DECATUR — With the exception of its black granite base, organizers said a majority of the nearly 30-foot 9/11 memorial on Nelson Park’s lakefront will be completed by Sept. 11.
Construction of the memorial began on Tuesday, as crews started building the foundation of its Beach House-adjacent future home. Within the next two weeks, concrete footings will be dug and filled around the site, according to construction coordinator Brett McClelland.
McClelland said installing the memorial’s stainless steel structures, including an I-beam that was salvaged from the World Trade Center, will be the top priority for all of the crews working on the project.
The base, which will be in the shape of the Pentagon, will have to wait until the granite becomes available, he said.
“It takes about two months to get the granite, because it comes overseas from China. That’s the hold up,” McClelland said. “Right now, let’s just build the cake and worry about the rest later.”
The plans to build a 9/11 memorial featuring the I-beam have been in discussion since 2015, after the George A. Mueller Beer Co. led a successful campaign to bring the beam to Decatur.
“This process was about as grassroots as you can get,” McClelland said. “This wasn’t made with a bunch of huge donations from big companies. This was made by the citizens of Central Illinois.”
Lauren Axe, liaison for the 9/11 memorial, said the high amount of support that the project has received in the past two years has been “awesome.”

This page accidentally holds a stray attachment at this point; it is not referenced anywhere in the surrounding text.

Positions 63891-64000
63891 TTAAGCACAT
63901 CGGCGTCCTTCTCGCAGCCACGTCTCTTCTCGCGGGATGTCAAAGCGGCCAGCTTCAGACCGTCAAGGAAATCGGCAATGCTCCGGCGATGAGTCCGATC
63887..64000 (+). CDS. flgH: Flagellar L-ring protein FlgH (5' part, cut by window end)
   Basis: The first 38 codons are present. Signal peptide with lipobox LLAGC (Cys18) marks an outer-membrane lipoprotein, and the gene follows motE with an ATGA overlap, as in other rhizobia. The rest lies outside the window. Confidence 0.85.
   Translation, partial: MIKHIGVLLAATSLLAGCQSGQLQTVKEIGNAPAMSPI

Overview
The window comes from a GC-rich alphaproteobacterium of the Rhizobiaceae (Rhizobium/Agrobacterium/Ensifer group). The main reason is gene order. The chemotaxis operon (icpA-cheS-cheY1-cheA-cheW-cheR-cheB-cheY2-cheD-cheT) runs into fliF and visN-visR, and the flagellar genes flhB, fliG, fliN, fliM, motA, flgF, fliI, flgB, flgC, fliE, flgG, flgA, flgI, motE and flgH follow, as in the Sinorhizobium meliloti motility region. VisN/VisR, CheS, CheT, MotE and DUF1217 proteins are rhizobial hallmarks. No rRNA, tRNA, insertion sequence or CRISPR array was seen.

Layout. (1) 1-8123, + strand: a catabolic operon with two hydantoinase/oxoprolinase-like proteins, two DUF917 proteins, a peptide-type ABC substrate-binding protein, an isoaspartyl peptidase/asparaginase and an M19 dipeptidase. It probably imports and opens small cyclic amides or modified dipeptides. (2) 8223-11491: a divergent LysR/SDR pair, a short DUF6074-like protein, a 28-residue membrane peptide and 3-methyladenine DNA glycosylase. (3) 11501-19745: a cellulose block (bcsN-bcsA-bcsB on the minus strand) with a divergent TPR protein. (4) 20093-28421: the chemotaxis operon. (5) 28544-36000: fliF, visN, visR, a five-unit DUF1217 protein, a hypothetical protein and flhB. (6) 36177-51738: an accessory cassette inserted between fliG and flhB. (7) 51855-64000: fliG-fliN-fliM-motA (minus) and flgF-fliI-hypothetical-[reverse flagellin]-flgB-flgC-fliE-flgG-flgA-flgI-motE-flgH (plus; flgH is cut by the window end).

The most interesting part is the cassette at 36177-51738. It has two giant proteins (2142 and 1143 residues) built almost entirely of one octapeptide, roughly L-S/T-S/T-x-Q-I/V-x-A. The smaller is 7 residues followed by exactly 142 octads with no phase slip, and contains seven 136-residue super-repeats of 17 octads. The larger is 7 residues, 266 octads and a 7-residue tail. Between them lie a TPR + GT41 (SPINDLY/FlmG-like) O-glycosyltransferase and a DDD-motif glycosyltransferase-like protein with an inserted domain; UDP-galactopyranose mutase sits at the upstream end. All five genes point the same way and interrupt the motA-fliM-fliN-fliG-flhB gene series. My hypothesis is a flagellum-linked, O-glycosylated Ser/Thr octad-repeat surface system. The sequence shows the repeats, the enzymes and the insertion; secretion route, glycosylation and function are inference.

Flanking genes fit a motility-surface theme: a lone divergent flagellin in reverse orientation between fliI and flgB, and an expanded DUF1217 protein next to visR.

She praised the efforts of all the people and organizations, like Iron Workers Union Local No. 46 and Midwest Materials, that have volunteered their time and efforts to help bring the idea of the memorial closer to reality.
“People are pretty excited about this,” Axe said. “A lot of people have been stepping up and helping, and that’s really humbling.”
While the public unveiling of the memorial is still weeks away, some local residents are already looking forward to seeing the structure in person. Pamela and Jim Tappendorf Jr. of Decatur said they both appreciate the thought behind the memorial, and respect what it will come to represent.
They’ve even donated money toward its construction through fundraisers hosted by the Cromwell Radio Group and Coziahr Harley-Davidson, as a part of its weekly Bike Night events.
“My belief is, if you don’t remember the past, you’re aimed to repeat the same mistakes,” Jim said. “We’ve got to remember that.”
Axe said organizers are still accepting donations to build park benches and engraved bricks to be installed around the site.
She believes that the public's support, in whatever capacity, is helping them create a tangible aid to ensure that no one ever forgets what happened on that day 16 years ago.
"It's been an amazing journey so far," Axe said.